A big foot trying to fit into a small shoe

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This past weekend, my wife and I made our first attempt at indoor rock climbing at our local gym. We both loved it and want to get into the sport. It became immediately apparent that we need to invest in climbing shoes. That’s where the dilemma lies. My shoe size is 16 and the gym only offered 15. I tried it on and it was so small on me that I feel like I may need a 17 or possibly even an 18. I’ve done a bit of searching online and can’t find any website or company that offers anything larger than a 15. Can you help direct me to the best resource for finding climbing shoes that will fit me?

–Aaron W.


Thanks for the question, Aaron. As the wearer of size 13 shoes (sometimes 14, depending on the brand), I’m familiar with the struggles of finding shoes to fit my flippers.

However, finding size 16 shoes is in a league of difficulty of its own. And climbing shoes tend to run small which doesn’t help. When I first read your question I wasn’t too sure there were any climbing shoes out there that’d fit you.

I did some digging though, and found that in fact there are climbing shoes available for size 16 feet.

I go in more depth about each option below, but here is the quick answer. At the time of publishing, these are the five available options that I’d recommend you — and other beginner climbers — consider, ranked from most to least recommended:

  1. Five Ten Anasazi Moccasym — available up to size 15, stretches a full size after break-in
  2. Scarpa Helix — available up to size 50 Euro (16-17 US)
  3. Scarpa Origin — available up to size 50 Euro (16-17 US)
  4. Mad Rock Agama — available up to size 16
  5. Mad Rock Agama Yellow — available up to size 16

To come up with this list, I visited the sites of popular climbing shoe brands as well as three popular sites that sell outdoor gear — Amazon, Backcountry, and REI —  to see which sizes were available.

Five Ten

I found a handful of Five Ten climbing shoes available in size 15: the Rogue Lace, Rogue VCS, Anasazi VCS, and Anasazi Moccasym.

The Anasazi VCS is a great shoe, but it’s pricey. I wouldn’t recommend it to beginners based on price alone, but it is a viable option. You can find accounts online of climbers downsizing a full shoe size (or more) in them, so they theoretically could fit your feet. However, in our review of the Anasazi VCS our tester recommended downsizing a half size at most.

For the Rogue Lace and Rogue VCS, Five Ten states on their product pages that both versions “will stretch about a half-size.” Sounds like they won’t stretch enough for your purposes.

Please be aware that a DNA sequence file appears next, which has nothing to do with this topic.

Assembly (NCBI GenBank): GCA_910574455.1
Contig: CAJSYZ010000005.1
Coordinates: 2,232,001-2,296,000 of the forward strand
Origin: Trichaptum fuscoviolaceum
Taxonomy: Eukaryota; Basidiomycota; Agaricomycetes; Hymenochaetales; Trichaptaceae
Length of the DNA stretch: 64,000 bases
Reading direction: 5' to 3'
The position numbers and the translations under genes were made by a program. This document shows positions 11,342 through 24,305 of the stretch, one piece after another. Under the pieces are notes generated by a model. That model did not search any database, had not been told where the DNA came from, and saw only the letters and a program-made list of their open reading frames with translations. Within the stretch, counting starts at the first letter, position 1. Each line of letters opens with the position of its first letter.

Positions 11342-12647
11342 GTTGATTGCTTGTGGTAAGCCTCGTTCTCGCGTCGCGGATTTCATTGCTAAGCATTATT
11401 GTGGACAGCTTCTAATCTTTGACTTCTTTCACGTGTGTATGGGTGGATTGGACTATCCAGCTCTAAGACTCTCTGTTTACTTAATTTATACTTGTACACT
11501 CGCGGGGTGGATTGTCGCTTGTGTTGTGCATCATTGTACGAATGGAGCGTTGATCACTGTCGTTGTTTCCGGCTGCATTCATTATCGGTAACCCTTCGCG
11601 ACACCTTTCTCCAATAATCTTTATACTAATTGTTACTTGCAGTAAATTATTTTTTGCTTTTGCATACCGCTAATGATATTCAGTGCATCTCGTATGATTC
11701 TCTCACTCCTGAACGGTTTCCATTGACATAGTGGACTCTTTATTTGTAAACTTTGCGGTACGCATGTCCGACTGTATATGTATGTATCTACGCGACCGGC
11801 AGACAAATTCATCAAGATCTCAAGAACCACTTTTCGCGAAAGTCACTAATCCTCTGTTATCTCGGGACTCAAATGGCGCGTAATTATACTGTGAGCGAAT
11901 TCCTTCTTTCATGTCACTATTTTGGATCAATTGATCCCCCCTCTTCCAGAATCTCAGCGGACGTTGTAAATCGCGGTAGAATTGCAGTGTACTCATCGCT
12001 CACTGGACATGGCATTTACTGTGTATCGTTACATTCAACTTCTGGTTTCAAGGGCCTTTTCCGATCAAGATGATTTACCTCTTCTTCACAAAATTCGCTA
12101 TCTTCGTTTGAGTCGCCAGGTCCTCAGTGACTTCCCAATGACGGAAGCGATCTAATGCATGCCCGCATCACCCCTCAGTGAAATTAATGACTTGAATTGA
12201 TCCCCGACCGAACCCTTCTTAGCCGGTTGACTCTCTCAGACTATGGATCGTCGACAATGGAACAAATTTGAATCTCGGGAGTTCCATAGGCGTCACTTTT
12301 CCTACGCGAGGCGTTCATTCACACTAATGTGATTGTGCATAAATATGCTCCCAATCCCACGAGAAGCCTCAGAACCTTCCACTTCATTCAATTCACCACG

As for the the Anasazi Moccasym, Five Ten notes, “[t]he unlined leather upper will stretch up to a full size over time, molding to your foot as it becomes soft and supple.” Many online accounts corroborate this statement. They’ll be uncomfortable at first, but once you’ve broken them in (it generally takes 2-3 weeks of consistent climbing) they’ll be, as Gear Institute noted, “one of the most comfortable slippers on the market.”

Bottom line: A pair of size 15 Anasazi Moccasyms is relatively affordable by climbing shoe standards, and after a break-in period of 2-3 weeks they should have stretched around a full size and be comfortable enough for you to wear for extended periods of time.


On Backcountry as well as on Scarpa’s site, I found Scarpa climbing shoes available at sizes up to 50 Euro (16-17 US). Some of the options — the Instinct VS, for instance — are in my opinion too advanced, uncomfortable, and expensive for your purposes. I generally recommend beginner climbers start with shoes that are affordable and uncomfortable but not painful.

There were two options available in size 50 that are worth considering for beginners — the Helix (a popular beginner’s shoe) and the Origin. I haven’t worn either of these shoes myself but they are cheaper than the Moccasym so if you’d like cheaper alternatives, consider these.

Mad Rock

Two shoes from Mad Rock, the Agama and Agama Yellow, are also worth a look. They’re available from Mad Rock’s site at sizes up to 16 and retail at the time of publishing for a price that’s hard to beat.

These shoes were recently released so we haven’t tested either of them out yet and online reviews are currently few and far between, making it difficult to know whether to upsize or downsize. If you decide on one of these options, buy from somewhere that offers free returns.


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